Law professor calls on Parliament to initiate constitutional reviews
Accra, June 21, GNA - Mr Kwesi Prempeh, Director of Legal Policy and Governance at the Centre for Democratic Development, (CDD) on Monday urged Parliament to set the agenda for a process of constitutional review.
He said such a process should not be left to the Executive since Parliament represented a multiplicity of views and was more accessible to the people.
Mr Prempeh was speaking at the17th Speaker's Breakfast Forum in Accra. His topic was: "The 1992 Constitution of Ghana: The Case for its Review."
Mr Prempeh, also a Professor of Law at Seton Hall University in the US, said as a first step, Chapter 25 of the Constitution, which dealt with the amendment of the Constitution, should be amended.
He said Article 290(4) of Chapter 25, states that a bill for the amendment of an entrenched constitutional provision should be submitted to a referendum by at least 40 per cent of registered Ghanaian voters, with 75 per cent of the persons, who voted casting their votes in favour of the passing of such a bill.
He said the demand of 40 per cent of Ghanaians voting to amend the Constitution, was on the high side and this should, therefore, be amended.
Mr Prempeh also said the constitutional provision, which said the President of the Republic of should appoint the majority of Ministers from Parliament was likely to create a problem of instability in the event that an opposition party got the parliamentary majority instead of the ruling Party.
He said such a situation was likely to arise especially in the event of presidential run-offs, where a parliamentary majority had already been decided and a President was elected from a minority party in Parliament.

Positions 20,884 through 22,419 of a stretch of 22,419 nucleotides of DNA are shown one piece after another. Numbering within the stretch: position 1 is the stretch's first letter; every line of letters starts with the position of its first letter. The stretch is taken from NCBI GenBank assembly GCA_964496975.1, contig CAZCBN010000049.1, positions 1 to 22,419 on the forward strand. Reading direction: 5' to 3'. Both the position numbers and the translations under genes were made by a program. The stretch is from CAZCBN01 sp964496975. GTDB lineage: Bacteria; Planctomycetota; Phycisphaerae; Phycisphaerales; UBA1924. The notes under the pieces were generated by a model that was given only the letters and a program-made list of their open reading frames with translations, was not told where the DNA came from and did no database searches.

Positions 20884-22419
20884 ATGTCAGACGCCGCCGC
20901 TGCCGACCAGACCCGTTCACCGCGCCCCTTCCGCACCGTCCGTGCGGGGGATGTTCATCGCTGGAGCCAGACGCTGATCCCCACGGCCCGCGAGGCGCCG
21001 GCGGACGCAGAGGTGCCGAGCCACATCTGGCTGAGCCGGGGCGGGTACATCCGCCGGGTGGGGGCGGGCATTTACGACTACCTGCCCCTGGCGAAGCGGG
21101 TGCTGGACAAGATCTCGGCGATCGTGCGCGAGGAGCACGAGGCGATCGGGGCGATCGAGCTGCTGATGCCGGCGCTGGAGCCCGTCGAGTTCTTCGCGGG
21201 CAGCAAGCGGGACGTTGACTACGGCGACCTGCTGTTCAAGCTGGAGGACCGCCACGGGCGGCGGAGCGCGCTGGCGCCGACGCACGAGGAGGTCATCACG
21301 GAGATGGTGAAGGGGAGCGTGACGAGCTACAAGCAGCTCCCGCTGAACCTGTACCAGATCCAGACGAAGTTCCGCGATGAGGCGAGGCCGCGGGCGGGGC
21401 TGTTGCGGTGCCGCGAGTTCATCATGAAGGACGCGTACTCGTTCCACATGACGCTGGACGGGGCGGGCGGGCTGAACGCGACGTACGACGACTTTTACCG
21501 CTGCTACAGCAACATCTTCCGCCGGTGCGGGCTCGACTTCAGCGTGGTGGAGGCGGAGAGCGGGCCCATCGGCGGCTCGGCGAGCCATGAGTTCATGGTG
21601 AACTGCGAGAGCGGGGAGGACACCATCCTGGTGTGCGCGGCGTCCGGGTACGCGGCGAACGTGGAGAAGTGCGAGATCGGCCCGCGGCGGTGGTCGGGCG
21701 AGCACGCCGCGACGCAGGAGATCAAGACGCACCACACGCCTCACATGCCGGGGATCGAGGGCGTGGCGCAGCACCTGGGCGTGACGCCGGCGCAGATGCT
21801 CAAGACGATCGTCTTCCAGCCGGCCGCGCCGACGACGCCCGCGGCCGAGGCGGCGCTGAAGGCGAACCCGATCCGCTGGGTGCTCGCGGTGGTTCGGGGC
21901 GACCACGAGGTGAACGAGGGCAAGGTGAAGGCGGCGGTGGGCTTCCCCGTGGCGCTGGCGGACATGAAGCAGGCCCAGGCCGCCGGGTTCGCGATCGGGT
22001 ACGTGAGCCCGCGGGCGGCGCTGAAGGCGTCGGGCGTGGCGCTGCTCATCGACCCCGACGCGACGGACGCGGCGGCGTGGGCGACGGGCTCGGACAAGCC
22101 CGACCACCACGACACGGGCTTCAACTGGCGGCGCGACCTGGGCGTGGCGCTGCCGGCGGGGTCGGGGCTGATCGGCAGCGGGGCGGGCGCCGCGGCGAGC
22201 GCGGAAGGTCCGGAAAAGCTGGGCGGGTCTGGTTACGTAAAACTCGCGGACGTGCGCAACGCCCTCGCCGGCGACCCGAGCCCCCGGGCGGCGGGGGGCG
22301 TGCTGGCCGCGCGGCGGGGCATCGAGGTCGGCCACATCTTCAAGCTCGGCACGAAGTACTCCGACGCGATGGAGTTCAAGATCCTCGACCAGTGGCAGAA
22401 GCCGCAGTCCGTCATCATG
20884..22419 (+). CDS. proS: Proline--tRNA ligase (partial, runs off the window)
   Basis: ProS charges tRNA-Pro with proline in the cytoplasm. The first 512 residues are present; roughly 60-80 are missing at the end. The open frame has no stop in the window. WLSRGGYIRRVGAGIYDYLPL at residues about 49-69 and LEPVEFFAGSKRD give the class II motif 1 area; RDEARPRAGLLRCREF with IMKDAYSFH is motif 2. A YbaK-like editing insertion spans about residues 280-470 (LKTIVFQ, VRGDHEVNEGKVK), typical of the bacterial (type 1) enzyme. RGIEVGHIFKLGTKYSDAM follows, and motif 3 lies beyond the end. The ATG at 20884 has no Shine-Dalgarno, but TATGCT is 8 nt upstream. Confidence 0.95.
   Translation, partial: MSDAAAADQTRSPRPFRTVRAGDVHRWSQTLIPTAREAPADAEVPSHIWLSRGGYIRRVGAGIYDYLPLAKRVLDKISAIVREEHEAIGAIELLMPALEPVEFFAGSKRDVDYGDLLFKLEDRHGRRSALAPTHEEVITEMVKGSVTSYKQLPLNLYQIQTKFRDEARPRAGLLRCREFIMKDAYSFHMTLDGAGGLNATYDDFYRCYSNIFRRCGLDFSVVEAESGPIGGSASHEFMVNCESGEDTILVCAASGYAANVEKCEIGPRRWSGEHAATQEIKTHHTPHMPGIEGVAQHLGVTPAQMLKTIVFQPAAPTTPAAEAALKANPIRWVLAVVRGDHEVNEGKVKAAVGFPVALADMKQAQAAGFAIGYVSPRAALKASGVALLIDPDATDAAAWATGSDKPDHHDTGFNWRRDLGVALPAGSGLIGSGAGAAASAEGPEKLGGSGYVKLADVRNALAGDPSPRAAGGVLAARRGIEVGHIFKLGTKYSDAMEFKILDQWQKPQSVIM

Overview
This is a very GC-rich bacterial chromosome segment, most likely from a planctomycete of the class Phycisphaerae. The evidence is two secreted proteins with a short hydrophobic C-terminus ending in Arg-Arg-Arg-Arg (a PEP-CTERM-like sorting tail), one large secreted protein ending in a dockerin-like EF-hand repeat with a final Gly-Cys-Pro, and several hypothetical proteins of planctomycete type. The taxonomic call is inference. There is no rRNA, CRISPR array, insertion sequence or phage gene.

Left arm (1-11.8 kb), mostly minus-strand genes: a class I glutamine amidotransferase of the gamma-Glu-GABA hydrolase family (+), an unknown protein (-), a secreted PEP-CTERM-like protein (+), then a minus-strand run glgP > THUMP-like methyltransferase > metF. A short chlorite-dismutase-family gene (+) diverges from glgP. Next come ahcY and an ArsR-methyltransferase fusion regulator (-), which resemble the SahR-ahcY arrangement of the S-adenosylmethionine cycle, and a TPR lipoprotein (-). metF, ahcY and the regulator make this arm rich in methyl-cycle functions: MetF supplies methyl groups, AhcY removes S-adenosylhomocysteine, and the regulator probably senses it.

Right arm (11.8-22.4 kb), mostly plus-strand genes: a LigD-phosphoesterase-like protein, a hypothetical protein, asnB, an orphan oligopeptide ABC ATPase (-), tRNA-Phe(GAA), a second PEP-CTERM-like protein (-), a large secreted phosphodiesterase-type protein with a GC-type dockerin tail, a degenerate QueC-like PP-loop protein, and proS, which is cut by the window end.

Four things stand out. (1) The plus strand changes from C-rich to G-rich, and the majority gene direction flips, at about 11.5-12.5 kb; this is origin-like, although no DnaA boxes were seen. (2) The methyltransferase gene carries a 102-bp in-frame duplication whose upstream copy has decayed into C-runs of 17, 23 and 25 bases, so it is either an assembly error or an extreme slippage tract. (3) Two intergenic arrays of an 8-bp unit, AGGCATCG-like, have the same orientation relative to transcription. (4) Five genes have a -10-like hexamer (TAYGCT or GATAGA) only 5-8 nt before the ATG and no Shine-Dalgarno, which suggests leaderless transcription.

He, therefore, called for the abolishment of the constitutional provision for a run-off and said a simple majority should decide the presidency.
Mr Prempeh was of the view that the Electoral Commission should not be given a blank cheque to create new constituencies or to determine the size of Parliament, adding that this should be done with the input of other bodies.
He touched on the conduct of general elections held every four years and said there was the need to see if this constitutional provision was alright since the country depended on donor support to hold elections and said the possibility of holding election every six years or more should be exploited.
Mr Prempeh also touched on the Council of State and questioned whether "our democracy needed it," saying the Council should be abolished since the President could always draw from a pool of informal advisors.
Other areas he touched on included the declaration of assets by high office holders, saying there was the need to make public the assets of such officers.
The Speaker of Parliament, Mr Peter Ala Adjetey noted that constitutional reviews allowed for national growth and transformation, which were so essential for the orderly development of society and the proper and efficient functioning of government.
He said the 1992 Constitution, like all others, was a living organism capable of growth and development to bring it into conformity with the needs of the times, adding, "this is the time to begin to consider whether or not aspects of our 1992 Constitution are defective, inappropriate or out of tune with the current and changing needs of a modern society such as ours".
Mr Ala Adjetey said there was bound to be grey areas in any constitutional document, which only practice and experience over time and sometimes judicial decision could help to clarify, adding that the framers of the 1992 Constitution could not have been that clairvoyant to foresee those grey areas.
He was delighted to note that the Fourth Republican Constitution had not suffered from frequent usurpations of power by military adventurers, who either abrogated or suspended previous constitutions, saying that such undesirable military adventures was responsible for the emaciated and stunted growth of the body politic and hold up in national development. 21 June 04